Skip Sorrels has traveled full circle in his career,
He began his career in the nursing profession in Texas working the gamut from intensive care and trauma units, to transplant teams. Computers were always an interest, and Sorrels also lent his spare time to a nonprofit organization doing IT work. Among his responsibilities there was procurement of IT gear from Dell, which eventually wooed him to its team where he did some solution work on Department of Defense contracts and for different branches of the military.
Today, Sorrels is director of cybersecurity at Ascension Technologies, which oversees the technology needs for Ascension Healthcare, one of the country’s biggest non-profit healthcare providers. His front-and-center experience as both a nursing practitioner and security executive puts him in prime position to discuss this week’s release of the 405(d) Task Group’s Health Industry Cybersecurity Practices (HICP).
The HICP identifies top cybersecurity threats to the healthcare industry, and 10 blocking-and-tackling mitigation practices and sub-practices aimed at not only larger, more resourced organizations, but also smaller healthcare providers.
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In this episode of the Nexus podcast, Sorrels provides insight on the importance of the HICP, how it’s being used by healthcare delivery organizations (HDOs) today, and cybersecurity challenges facing the healthcare industry, including asset discovery and management, and vulnerability management.
“It’s really a dependency on the maturity of the organization and whether they have a strong IT department and are ready to cross that bridge into cyber awareness,” Sorrels said as to how extensively it’s being used. “It is a guiding document.”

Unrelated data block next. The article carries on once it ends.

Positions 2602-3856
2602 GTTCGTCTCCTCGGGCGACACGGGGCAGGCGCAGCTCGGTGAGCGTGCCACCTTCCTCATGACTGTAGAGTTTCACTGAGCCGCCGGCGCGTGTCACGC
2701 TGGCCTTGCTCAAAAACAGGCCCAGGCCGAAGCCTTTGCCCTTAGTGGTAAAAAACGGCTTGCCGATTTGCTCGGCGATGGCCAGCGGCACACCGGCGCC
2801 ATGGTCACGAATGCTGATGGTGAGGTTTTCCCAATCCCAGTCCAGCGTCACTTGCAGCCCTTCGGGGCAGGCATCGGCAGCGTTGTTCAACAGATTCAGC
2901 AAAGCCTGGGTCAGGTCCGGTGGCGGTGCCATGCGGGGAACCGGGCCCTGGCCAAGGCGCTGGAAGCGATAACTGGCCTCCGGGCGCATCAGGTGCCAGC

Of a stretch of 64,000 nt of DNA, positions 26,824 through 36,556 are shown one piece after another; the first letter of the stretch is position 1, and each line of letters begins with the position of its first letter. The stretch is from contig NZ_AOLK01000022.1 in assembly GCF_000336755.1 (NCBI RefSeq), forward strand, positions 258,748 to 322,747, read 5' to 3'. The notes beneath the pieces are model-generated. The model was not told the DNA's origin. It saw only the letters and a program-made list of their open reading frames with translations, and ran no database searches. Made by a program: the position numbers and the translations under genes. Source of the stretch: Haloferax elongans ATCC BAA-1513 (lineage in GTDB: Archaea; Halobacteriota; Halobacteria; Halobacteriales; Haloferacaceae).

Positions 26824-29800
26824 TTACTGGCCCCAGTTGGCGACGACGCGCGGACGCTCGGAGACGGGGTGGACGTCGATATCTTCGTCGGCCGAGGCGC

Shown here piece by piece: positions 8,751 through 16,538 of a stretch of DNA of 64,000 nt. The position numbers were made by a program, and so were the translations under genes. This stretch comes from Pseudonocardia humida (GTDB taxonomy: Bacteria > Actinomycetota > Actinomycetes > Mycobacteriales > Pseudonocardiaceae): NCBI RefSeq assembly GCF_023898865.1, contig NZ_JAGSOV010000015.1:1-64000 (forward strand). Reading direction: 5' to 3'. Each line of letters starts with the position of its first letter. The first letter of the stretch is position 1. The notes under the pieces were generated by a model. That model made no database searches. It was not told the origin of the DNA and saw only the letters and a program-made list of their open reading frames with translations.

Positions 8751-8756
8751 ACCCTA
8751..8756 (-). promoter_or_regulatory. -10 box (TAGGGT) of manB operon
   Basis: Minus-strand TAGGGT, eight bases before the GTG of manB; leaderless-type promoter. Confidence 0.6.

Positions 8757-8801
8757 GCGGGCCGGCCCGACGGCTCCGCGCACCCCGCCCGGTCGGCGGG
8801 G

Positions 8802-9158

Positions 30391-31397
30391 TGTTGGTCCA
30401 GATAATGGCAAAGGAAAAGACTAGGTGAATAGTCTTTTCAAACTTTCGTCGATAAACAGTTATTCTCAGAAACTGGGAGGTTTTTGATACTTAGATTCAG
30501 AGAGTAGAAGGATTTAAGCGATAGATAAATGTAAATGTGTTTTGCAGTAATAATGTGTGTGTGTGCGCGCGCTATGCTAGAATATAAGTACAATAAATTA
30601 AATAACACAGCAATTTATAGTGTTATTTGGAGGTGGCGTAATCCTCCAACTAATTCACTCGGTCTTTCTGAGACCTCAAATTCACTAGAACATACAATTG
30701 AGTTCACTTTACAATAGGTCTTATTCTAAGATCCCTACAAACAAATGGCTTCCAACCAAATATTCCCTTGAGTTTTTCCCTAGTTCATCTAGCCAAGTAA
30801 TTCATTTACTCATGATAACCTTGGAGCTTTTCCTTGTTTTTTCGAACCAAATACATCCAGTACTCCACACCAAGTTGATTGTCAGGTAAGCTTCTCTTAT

The HICP is closely aligned to the NIST Cybersecurity Framework, and is meant as a reference document for healthcare cybersecurity teams looking to kick off or enhance their programs. The publication includes a main document called the Health Industry Cybersecurity Practices: Managing Threats and Protecting Patients, as well as Technical Volume 1: Cybersecurity Practices for Small Healthcare Organizations and Technical Volume 2: Cybersecurity Practices for Medium and Large Healthcare Organizations.
The publication is structured in alignment to the top threats and cybersecurity practices aimed at blunting those threats with varying degrees of sophistication according to the size and maturity of the healthcare organization.
“There really isn’t a difference between the recommendations,” Sorrels said. “The difference is in how much they’re guiding a small organization to do versus a larger with more resources and money and is able to take on more mature activities. Fundamentally, it’s a body of work to help guide people in the direction of good cybersecurity controls and practices.”
While the risks are likely quite similar for HDOs of any size, larger organizations have more of an attack surface that threat actors may target, bringing increased prioritization on practices such as asset discovery and management, as well as patching and vulnerability management.
“The NIST documents, frameworks, HICPs all say basically the same thing,” he said. “I think it’s just compounded by enumeration for the larger organizations.”
Michael Mimoso is Director of Influencer Marketing at Claroty and Editorial Director of Nexus.